One of the major reform initiatives in education involves the inclusion of students with disabilities in general education classrooms. While many positive results may occur from this integrated approach to education, such as increased academic achievement of special needs students (Willis, 1994), and improved acceptance and interaction between students with and without disabilities (Cole & Meyer, 1991; Sasso & Rude, 1988), concerns have surfaced.
A major challenge of inclusion relates directly to the role of teachers in this type of educational setting. They are being asked to assume the added responsibility of successfully meeting the diverse academic needs of the students with special needs through adapted curriculum and techniques, while still providing an instructional setting which is conducive to learning and achievement for all students.
Facilitating the learning process in supportive surroundings is obviously not a novel objective. However, with the inclusion of students diagnosed with learning, behavioral, emotional, and social difficulties, the teacher must now ensure a positive academic environment while regularly addressing issues which previously had fallen rather exclusively within the domain of special education.
One of these issues focuses on student behavioral management and the provision of appropriate behavioral interventions. Inclusion is requiring teachers to adjust their conceptualization of behavioral management to include a broader range of students (Kilgore & Rubin, 1995), including those with serious learning and behavioral concerns. Consequently, educators may need to extend their knowledge base beyond what they have traditionally used as classroom and behavioral management techniques, to ensure a repertoire of available options.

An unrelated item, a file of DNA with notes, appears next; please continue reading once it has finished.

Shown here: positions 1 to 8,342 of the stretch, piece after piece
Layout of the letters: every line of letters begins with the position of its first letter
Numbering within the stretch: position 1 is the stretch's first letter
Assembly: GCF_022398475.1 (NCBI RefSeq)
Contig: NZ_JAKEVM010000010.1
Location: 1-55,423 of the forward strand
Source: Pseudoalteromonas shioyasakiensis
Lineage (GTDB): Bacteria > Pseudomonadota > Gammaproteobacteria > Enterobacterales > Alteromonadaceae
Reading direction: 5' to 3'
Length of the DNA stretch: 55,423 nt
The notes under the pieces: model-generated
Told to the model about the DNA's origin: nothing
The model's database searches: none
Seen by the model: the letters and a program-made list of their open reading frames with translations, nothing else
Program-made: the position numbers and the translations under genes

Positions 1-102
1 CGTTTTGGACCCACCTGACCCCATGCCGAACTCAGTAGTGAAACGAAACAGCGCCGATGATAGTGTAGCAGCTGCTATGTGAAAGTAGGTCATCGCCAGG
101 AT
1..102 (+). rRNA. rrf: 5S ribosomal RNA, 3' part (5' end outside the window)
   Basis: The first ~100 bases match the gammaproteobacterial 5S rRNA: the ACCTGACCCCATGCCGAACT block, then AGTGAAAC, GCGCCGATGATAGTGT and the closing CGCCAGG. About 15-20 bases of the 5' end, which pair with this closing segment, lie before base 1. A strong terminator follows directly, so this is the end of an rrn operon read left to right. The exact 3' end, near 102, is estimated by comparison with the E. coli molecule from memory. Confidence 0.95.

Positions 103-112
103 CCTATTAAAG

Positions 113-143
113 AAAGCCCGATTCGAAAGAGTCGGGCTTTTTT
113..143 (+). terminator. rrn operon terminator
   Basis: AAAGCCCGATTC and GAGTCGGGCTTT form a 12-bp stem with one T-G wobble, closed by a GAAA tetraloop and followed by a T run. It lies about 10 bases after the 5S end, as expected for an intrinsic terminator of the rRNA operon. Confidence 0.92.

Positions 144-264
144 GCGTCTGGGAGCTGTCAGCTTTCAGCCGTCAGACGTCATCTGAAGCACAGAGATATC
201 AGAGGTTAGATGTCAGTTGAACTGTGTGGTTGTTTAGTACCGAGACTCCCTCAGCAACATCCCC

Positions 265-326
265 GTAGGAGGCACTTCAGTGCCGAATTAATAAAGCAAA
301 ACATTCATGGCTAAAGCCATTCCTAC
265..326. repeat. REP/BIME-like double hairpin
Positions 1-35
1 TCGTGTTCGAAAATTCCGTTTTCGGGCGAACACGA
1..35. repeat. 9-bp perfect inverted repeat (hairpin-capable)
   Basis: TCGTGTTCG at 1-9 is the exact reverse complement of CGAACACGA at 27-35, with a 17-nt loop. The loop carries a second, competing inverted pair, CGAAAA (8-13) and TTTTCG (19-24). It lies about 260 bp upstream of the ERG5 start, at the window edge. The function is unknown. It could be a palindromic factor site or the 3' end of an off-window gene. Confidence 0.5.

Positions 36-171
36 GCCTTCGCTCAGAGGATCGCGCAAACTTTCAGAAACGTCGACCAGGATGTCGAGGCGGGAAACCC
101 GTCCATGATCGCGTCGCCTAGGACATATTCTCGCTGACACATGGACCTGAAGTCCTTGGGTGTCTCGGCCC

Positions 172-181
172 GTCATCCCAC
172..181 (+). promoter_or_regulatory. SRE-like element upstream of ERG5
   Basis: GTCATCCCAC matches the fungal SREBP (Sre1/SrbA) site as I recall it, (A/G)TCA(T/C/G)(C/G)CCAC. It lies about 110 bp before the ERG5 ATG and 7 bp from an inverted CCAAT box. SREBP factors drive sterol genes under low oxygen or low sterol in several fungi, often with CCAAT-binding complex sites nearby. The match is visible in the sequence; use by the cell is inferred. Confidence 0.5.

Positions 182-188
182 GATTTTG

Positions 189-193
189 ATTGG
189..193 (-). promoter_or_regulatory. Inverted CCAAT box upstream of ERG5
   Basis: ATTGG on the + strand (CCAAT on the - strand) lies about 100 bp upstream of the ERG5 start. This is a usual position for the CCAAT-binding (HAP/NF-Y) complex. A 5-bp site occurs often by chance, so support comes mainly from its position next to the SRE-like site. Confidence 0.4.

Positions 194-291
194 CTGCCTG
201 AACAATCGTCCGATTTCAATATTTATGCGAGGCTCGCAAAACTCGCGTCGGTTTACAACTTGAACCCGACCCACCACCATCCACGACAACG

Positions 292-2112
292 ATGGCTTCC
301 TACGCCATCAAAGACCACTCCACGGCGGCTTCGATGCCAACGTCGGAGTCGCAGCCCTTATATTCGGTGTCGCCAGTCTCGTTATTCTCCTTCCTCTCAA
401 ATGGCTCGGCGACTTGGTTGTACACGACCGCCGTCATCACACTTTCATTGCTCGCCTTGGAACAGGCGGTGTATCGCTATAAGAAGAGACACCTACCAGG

It is incumbent upon educators to examine alternative behavioral management strategies conducive to implementation in the inclusive setting. One such method borrows concepts from solution-focused counseling interventions. While discourse regarding the use of solution-- focused brief counseling as a therapeutic and clinical technique may be found in the professional literature (Elliott, 1985; Epstein, 1992; Hoyt, Strong, Corcoran, & Robbins, 1993; Kelly, Hall, & Miller, 1989; Loar, 1995; Mallinckrodt, 1993; Steenbarger, 1992), its movement into the school setting is relatively recent. There is some discussion of its practice by school counselors (Littrell, Malia, Nichols, Olson, Nesselhuf, Crandell, 1992; Littrell, Malia, & Vanderwood, 1995; Sklare, 1997), but there is little information on how concepts from this theory could be used by teachers. We intend to demonstrate the utility of this approach and its potential for successful implementation by teachers with students with special needs in inclusive classrooms.
Why Alternatives to Traditional Behavior Management Techniques are Needed in Inclusive Classrooms
Often, educators have relied on some type of behavior modification to encourage behavioral change in students. This has been particularly true of special education teachers who have used behavioral strategies with some degree of frequency (Bender, 1998).
Generally, behavior modification strategies can be categorized according to procedures which increase behaviors and those which decrease behaviors (Morgan & Jenson, 1988). Examples of behavior modification techniques include positive reinforcement programs (Alberto & Troutman, 1995; Lerner, 1997), time-out procedures (Mercer, 1997), and the removal of reinforcers, such as privileges, for the occurrence of unacceptable behaviors (Simpson, 1998).
Techniques of behavior modification may often be the most efficacious response to resolving particular problems or increasing appropriate behaviors in specific students with special needs (Simpson, 1998; Walker, Colvin, & Ramsey, 1995). However, as with most intervention techniques, they do have limitations. …